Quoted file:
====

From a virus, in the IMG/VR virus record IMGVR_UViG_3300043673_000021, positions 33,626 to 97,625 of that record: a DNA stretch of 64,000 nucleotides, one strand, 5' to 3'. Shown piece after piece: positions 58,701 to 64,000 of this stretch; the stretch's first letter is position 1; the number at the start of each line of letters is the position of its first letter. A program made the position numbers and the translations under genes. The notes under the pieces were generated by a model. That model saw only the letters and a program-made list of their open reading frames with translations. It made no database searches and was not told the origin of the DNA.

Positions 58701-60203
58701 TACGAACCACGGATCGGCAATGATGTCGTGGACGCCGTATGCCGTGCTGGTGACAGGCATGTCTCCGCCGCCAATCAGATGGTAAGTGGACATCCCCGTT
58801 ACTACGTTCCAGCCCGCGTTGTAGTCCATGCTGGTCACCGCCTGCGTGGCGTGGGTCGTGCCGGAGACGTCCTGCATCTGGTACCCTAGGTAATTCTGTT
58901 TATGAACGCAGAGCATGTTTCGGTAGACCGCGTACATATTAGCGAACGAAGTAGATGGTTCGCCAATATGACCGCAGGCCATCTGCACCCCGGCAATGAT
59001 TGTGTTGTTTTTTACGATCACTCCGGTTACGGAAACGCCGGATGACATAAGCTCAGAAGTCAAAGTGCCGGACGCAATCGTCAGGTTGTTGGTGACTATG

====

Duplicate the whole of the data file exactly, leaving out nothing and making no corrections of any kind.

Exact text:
From a virus, in the IMG/VR virus record IMGVR_UViG_3300043673_000021, positions 33,626 to 97,625 of that record: a DNA stretch of 64,000 nucleotides, one strand, 5' to 3'. Shown piece after piece: positions 58,701 to 64,000 of this stretch; the stretch's first letter is position 1; the number at the start of each line of letters is the position of its first letter. A program made the position numbers and the translations under genes. The notes under the pieces were generated by a model. That model saw only the letters and a program-made list of their open reading frames with translations. It made no database searches and was not told the origin of the DNA.

Positions 58701-60203
58701 TACGAACCACGGATCGGCAATGATGTCGTGGACGCCGTATGCCGTGCTGGTGACAGGCATGTCTCCGCCGCCAATCAGATGGTAAGTGGACATCCCCGTT
58801 ACTACGTTCCAGCCCGCGTTGTAGTCCATGCTGGTCACCGCCTGCGTGGCGTGGGTCGTGCCGGAGACGTCCTGCATCTGGTACCCTAGGTAATTCTGTT
58901 TATGAACGCAGAGCATGTTTCGGTAGACCGCGTACATATTAGCGAACGAAGTAGATGGTTCGCCAATATGACCGCAGGCCATCTGCACCCCGGCAATGAT
59001 TGTGTTGTTTTTTACGATCACTCCGGTTACGGAAACGCCGGATGACATAAGCTCAGAAGTCAAAGTGCCGGACGCAATCGTCAGGTTGTTGGTGACTATG